This SCM is right in front of everything, hogging the show...
Courtesy of Wikipedia commons
Courtesy of Wikipedia commons

That Hyoid bone is a good landmark for self-massaging out jaw tension. A neck bone just floating under your chin and above your throat box. Under the Sternocleidomastoid (SCM) is where the real complexity and troubles happen in the neck. There are two obvious boys here, the SCM muscles that cross from your ear to your collarbone, but these are simply the attention hogs of the neck. While they are important and help mobility, they can cover up or impede on the other muscle’s fluidity. Stretch them, then get underneath them to the Scalene muscles. If you look in one direction for your job, sitting down OR standing up, you are using these muscles. The most surprising thing about these muscles is the ability to breathe that I did not know I had before massaging them. They lift your first rib at least, and while are not responsible for passive breathing, they can get in the way of full flow breath, and tighten up. Even by myself I can trigger point them and eventually when they stretch I can hear fascia and tendon creaking and opening up, and I feel air in a place I did not know it could go!

One of the things about necks that can get dangerous are all the tubes. They go in between muscles, and around them, and through bone loops. These tubes are nerves, lymphatic vessels, blood vessels, the esophagus, the windpipe, and all the tubes related to your ears and sinuses. The upper hyoid muscles are closer to the ear tubes, but the lower hyoid muscles and SCM and scalenes can restrict the area around your thyroid gland, making every tube work harder than it needs to, putting stress on a vital part of your body. The thyroid regulates metabolism. If your neck is tight, it might be impacting more than you think. All those nerves get desensitized when they are strained and under prolonged engagement. Over-engaging the neck with craning and holding still for hours at a time becomes normalized, accustomed, resulting in a lack of sensation. Massage the front of the neck gently, many light strokes over a longer period of time. Trigger pointing the scalenes down by the collarbone can be done, but I would not recommend trigger pointing anything else besides those SCM, and only then I would do so right underneath the ear. Safety first, kids!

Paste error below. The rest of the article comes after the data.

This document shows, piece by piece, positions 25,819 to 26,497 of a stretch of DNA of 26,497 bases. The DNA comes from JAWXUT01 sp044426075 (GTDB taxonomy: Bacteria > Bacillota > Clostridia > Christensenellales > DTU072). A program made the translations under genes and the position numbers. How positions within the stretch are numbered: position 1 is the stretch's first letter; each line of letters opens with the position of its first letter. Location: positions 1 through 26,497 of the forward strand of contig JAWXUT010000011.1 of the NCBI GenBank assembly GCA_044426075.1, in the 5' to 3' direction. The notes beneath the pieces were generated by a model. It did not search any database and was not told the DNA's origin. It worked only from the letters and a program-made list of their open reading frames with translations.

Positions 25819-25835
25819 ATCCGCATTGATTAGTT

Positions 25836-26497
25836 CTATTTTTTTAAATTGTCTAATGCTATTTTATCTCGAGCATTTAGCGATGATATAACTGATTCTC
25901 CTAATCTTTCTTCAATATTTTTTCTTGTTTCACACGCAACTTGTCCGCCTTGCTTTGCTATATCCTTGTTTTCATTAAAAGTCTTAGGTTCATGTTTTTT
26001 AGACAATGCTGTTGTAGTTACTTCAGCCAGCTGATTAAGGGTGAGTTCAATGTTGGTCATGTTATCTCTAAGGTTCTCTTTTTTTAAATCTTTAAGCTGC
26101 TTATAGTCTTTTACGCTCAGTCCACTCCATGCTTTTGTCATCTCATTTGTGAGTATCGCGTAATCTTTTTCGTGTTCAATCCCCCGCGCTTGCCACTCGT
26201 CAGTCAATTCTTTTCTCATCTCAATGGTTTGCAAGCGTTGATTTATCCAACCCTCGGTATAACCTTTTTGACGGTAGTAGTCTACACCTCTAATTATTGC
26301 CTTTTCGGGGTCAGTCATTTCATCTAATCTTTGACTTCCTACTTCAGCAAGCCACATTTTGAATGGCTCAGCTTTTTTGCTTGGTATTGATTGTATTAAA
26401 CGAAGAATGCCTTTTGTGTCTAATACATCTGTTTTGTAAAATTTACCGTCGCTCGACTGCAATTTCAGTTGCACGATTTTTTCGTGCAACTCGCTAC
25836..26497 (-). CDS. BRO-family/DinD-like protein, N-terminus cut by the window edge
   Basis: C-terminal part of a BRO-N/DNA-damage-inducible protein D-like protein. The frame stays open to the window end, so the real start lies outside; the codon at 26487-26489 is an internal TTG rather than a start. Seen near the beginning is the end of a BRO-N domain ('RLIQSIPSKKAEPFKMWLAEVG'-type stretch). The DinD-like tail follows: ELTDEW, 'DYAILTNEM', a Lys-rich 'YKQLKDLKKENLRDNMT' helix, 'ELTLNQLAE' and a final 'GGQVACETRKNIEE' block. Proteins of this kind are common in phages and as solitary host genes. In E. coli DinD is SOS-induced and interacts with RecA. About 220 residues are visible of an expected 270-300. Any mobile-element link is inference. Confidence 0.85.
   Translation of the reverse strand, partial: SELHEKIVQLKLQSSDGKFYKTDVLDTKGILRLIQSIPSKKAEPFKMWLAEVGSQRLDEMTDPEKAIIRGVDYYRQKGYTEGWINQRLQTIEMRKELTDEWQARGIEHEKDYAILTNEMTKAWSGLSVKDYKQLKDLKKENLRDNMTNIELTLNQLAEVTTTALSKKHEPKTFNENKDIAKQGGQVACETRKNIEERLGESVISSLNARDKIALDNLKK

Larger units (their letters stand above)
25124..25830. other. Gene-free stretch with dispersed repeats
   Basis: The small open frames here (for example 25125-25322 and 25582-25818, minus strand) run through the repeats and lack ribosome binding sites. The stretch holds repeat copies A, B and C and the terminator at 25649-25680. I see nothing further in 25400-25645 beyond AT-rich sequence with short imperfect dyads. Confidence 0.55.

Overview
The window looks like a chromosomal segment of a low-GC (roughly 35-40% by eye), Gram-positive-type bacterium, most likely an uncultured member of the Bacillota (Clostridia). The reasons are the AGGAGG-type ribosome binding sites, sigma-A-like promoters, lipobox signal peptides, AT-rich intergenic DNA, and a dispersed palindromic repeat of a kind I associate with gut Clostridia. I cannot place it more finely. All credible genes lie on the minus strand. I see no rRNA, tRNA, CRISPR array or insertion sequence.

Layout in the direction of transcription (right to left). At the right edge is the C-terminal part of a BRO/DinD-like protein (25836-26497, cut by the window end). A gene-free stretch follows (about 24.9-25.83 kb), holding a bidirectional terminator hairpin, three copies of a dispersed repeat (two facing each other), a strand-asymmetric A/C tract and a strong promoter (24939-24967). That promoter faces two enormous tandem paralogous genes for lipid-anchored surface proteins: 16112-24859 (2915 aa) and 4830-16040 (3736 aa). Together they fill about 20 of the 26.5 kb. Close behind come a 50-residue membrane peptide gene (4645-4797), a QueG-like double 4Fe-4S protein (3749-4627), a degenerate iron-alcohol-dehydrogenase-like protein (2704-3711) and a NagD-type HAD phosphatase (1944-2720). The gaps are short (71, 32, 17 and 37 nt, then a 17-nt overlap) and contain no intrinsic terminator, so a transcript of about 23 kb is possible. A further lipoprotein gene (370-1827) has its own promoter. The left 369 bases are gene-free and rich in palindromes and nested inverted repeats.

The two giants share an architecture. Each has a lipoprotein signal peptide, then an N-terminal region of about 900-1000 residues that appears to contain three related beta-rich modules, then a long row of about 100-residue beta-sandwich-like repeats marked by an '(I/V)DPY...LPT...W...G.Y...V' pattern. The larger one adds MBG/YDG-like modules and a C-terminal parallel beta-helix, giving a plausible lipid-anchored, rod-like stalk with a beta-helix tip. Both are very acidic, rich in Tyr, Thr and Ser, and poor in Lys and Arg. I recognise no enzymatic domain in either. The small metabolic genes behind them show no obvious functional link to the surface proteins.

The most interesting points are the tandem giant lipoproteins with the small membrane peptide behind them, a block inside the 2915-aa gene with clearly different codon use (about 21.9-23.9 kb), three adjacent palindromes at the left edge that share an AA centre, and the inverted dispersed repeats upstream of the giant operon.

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So I’m trying to disengage some overly-tense muscles. The best way to do this is actually the opposite of what one might instinctively think. You gotta engage that same muscle. Yes, more work for the same spot! Tiring! Of course! The issue with why the muscle is sore now even when it hasn’t worked out is complicated as well. It is ridiculously difficult to track how each muscle of your body engages, and how long throughout the entire day. Minutes add up. A one-hour workout can alleviate stress built up over hours during the week or previous day, because the muscles being used are now working 75-99% output for bursts of 5 minutes, rather than at say, 50-70% for oh I dunno… 5 hours. Slow accumulated stress pulls the body apart the same way that working out does, but it is far more sinister. The body gets used to that stuff. Uncommon is the individual who has gotten used to going to the gym, but maybe that’s my experience. Those who go to the gym regularly seem to be aware of how much it is necessary and still go through the physical stress and anxieties and discomforts the same as irregulars. The difference seems to be mental. I think I’m getting there. I hope this was a helpful personal experience jam for y’all!